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User Name Thread Name Subject Posted
Stewie Rise Up Mudcat Songbook - Australia (958* d) RE: Rise Up Mudcat Songbook - Australia 21 Oct 20


Bugger, I did it again today and yesterday - I cleared web data after banking and forgot to log in again. Most of the 'Guest' posts to this thread are from yours truly. I will attempt to do better.

Another fine song from Bob McNeill with Kenny Rich, a Scot from Orkney who also made NZ home. The duo performed and recorded as Ben the Hoose. Their focus was mainly on Scottish traditional dance music. A note on the sleeve of their album 'a little cascade':

The people here are Scots. They stopped here on their way to heaven, thinking they had arrived.Mark Twain in NZ 1895.

NORWAY YAWL
(Bob McNeill)

There were men that my father knew
Worked oars as well as a plough
Strong men who came home like the waves on the shore
But these old men are all gone now

The Norway yawls lie tattered and broken
On the earth where these old men now lie
They have earned their sleep but I would keep hold
Of the life that with them has died

Chorus:
And there are no men left in Derry
None in Donegal
There are no men left on Islay
Build me a Norway yawl

They fished the grounds off Ardara
Took the herring from off Tory Isle
But the old men have all gone now
And we can't believe our time

Chorus

We have not the life of the fisherman
And our hardships are nothing besides
Our hands are not battered and frozen
Upon oars opposing the tide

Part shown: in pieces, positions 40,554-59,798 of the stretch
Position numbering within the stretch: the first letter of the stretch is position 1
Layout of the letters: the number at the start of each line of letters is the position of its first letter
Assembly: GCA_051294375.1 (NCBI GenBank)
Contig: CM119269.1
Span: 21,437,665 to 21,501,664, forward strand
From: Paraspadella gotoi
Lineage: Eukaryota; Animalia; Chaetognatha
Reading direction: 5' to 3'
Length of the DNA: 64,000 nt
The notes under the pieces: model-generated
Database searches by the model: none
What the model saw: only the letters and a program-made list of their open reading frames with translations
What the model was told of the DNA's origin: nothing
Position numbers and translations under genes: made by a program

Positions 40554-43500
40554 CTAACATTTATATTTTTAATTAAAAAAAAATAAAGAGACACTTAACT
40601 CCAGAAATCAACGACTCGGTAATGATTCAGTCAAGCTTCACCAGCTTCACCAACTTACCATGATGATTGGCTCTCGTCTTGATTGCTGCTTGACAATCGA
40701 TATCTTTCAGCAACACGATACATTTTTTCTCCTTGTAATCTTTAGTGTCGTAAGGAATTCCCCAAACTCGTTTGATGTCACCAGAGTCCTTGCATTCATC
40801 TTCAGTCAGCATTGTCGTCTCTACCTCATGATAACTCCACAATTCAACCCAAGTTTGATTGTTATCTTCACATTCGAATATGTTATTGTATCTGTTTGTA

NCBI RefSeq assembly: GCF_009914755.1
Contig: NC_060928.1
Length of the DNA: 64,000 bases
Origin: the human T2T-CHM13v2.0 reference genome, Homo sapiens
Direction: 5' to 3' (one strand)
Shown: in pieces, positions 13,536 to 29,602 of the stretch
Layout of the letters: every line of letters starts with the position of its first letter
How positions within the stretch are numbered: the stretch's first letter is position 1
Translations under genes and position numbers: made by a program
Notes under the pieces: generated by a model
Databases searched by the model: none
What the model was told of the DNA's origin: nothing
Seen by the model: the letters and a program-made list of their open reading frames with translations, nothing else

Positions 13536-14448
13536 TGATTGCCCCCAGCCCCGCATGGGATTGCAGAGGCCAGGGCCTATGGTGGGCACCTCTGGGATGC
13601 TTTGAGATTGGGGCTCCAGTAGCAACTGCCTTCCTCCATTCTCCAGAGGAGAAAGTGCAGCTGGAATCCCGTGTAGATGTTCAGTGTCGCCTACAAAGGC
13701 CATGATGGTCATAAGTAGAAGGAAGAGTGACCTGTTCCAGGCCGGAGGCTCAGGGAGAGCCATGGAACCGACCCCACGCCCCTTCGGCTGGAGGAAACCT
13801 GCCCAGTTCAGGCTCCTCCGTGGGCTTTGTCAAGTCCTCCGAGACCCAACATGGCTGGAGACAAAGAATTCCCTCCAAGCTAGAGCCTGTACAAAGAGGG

Chorus

Ran the yawls from St John's to Port Ellen
Rathlin, Port Stewart and Glengad
Tory and Derry and Moville between
The lines that are part of our past

Chorus

Youtube clip

Note by Ben the Hoose:

The Norway yawls were open fishing boats built on the north coast of Ireland and inshore Scottish islands. The boats vanished from the water in the 1950s but are often seen on the coast, used as sheep shelters and the like. Donal MacPolin described the men who crewed them as 'the last waves on the seashore'.

Additional info:

In the case of the Norway yawl, these boats were entirely open and double-ended, that is sharp at both stem and stern. Dimensions for this type varied slightly, but they usually had a keel length of 18-20 feet with a beam of 5.5-6 feet. (McCaughan, 1982, 178) The yawls were primarily used for line fishing and rowed with four oars but often set a lug or sprit sail. (Joe McClean, oral evidence) Norway yawls were regarded as safe, service-able boats and could be easily hauled out of the water by two men. (Malcolm Collins, oral evidence) As the name suggests these boats were imported direct from Norway but were modified in Ireland by the addition of one or two 'strakes'. (McCaughan, 1982, 176) Commentators have suggested that by the 1840's these boats were in some areas coming to the end of their working lives. The explanation was believed to lie in the decline of the timber trade with Norway brought on by raising duties on Baltic timber. (Davis, 1979, 46) This effected the shipment of Norway yawls as they were brought in with the timber cargoes.
From here

--Stewie.


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